2024 Business Card Challenge: BAUDI/O For The Audio Hacker

[Simon B] enters our 2024 Business Card Challenge with BAUDI/O, a genuinely useful audio output device. The device is based around the PCM2706 DAC, which handles all the USB interfacing and audio stack for you, needing only a reference crystal and the usual sprinkling of passives. This isn’t just a DAC board, though; it’s more of an audio experimentation tool with two microcontrollers to play with.

The first ATTiny AT1614 is hooked up to a simple LED vu-meter, and the second is connected to the onboard AD5252 digipot, which together allows one to custom program the response to the digital inputs to suit the user. The power supply is taken from the USB connection. A pair of ganged LM2663 charge-pump inverters allow inversion of the 5V rail to provide the necessary -5 V for the output amplifiers.  This is then fed to the LM4562-based CMoy-type headphone amplifier.  This design has a few extra stages, so with a bit of soldering, you can adjust the output filtering to suit. An LM1117 derives 3.3 V from the USB input to provide another power rail,  mostly for the DAC.

There’s not much more to say other than this is a nice, clean audio design, with everything broken out so you can tinker with it and get exactly the audio experience you want.

2024 Business Card Challenge: T-800’s 555 Brain

In Terminator 2: Judgment Day it’s revealed that Skynet becomes self-aware in August of 1997, and promptly launches a nuclear attack against Russia to draw humanity into a war which ultimately leaves the door open for the robots to take over. But as you might have noticed, we’re not currently engaged in a rebellion against advanced combat robots.

The later movies had to do some fiddling with the timeline to explain this discrepancy, but looking at this 2024 Business Card Challenge entry from [M. Bindhammer] we think there’s another explanation for the Judgement Day holdup — so long as the terminators are rocking 555 timers in their chrome skulls, we should be safe.

While the classic timer chip might not be any good for plotting world domination, it sure does make for a great way to illuminate this slick piece of PCB art when it’s plugged into a USB port. Exposed copper and red paint are used to recreate the T-800’s “Brain Chip” as it appeared in Terminator 2, so even when the board isn’t powered up, it looks fantastic on display. The handful of components are around the back side, which is a natural place to put some info about the designer. Remember, this is technically supposed to be a business card, after all.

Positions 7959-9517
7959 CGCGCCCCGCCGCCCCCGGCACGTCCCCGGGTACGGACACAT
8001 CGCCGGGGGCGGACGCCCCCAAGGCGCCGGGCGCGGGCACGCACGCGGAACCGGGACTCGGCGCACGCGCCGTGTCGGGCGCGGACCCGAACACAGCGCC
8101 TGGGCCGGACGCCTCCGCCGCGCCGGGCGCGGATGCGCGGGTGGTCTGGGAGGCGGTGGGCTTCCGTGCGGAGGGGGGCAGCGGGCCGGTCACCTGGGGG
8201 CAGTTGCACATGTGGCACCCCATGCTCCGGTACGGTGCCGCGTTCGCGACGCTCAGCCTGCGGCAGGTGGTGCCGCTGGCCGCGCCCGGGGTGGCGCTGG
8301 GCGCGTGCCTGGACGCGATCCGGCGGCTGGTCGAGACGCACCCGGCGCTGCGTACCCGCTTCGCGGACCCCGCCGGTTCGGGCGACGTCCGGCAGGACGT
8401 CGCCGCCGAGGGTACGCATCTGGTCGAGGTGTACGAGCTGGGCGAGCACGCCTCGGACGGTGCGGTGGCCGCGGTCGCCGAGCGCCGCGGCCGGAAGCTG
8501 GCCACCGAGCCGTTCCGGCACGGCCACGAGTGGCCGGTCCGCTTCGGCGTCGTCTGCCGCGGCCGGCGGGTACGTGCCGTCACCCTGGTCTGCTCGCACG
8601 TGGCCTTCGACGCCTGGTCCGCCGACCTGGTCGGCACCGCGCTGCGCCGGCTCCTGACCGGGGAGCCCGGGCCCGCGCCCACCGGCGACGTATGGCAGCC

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A persistence-of-vision business card which displays information when shaken (not stirred).

2024 Business Card Challenge: Make Them Shake Your Handiwork

Before COVID, people traditionally sealed their initial introduction to each other with a handshake. Nowadays, that activity seems kind of questionable. But you can still give them something to shake if you build this persistence of vision (POV) business card from [chaosneon] to show your credentials in blinkenlights form.

As you might have guessed, the input comes from a tilt switch. The user simply shakes the card back and forth, and the sensor detects the direction and cadence of the shake. Cleverly, the pattern plays forward-ways on the swing, and backwards on the back stroke, which just reinforces the POV effect. Don’t worry about how slow or fast to shake it, because the timing adjusts for your speed.

The first version used individual white LEDs, hand-soldered to an ATtiny2313. Now, in the updated version which you can see in the demo video after the break, [chaosneon] is using an RGB NeoPixel strip, which only needs one data wire to connect to the microcontroller. Thanks to this, [chaosneon] was able to to downsize to an ATtiny85.

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A business card-sized, solar-powered weather station.

2024 Business Card Challenge: Weather Or Not You Get The Job

What’s the easiest way to break the ice with someone you’ve just met? If you’re not immediately talking shop, than it’s probably the time-tested subject of the weather. So what better way to get the conversation started than with a lovely solar-powered circuit sculpture of a business card that displays the weather?

We love that the frame has a built-in stand; that’s a great touch that really turns this card into something that someone might keep on their desk long-term. The brains of this operation is an ESP32 TTGO E-paper board, which checks the battery voltage first before connecting to Wi-Fi and getting data from the OpenWeatherMap API. It displays the information and then goes to sleep for 15 minutes.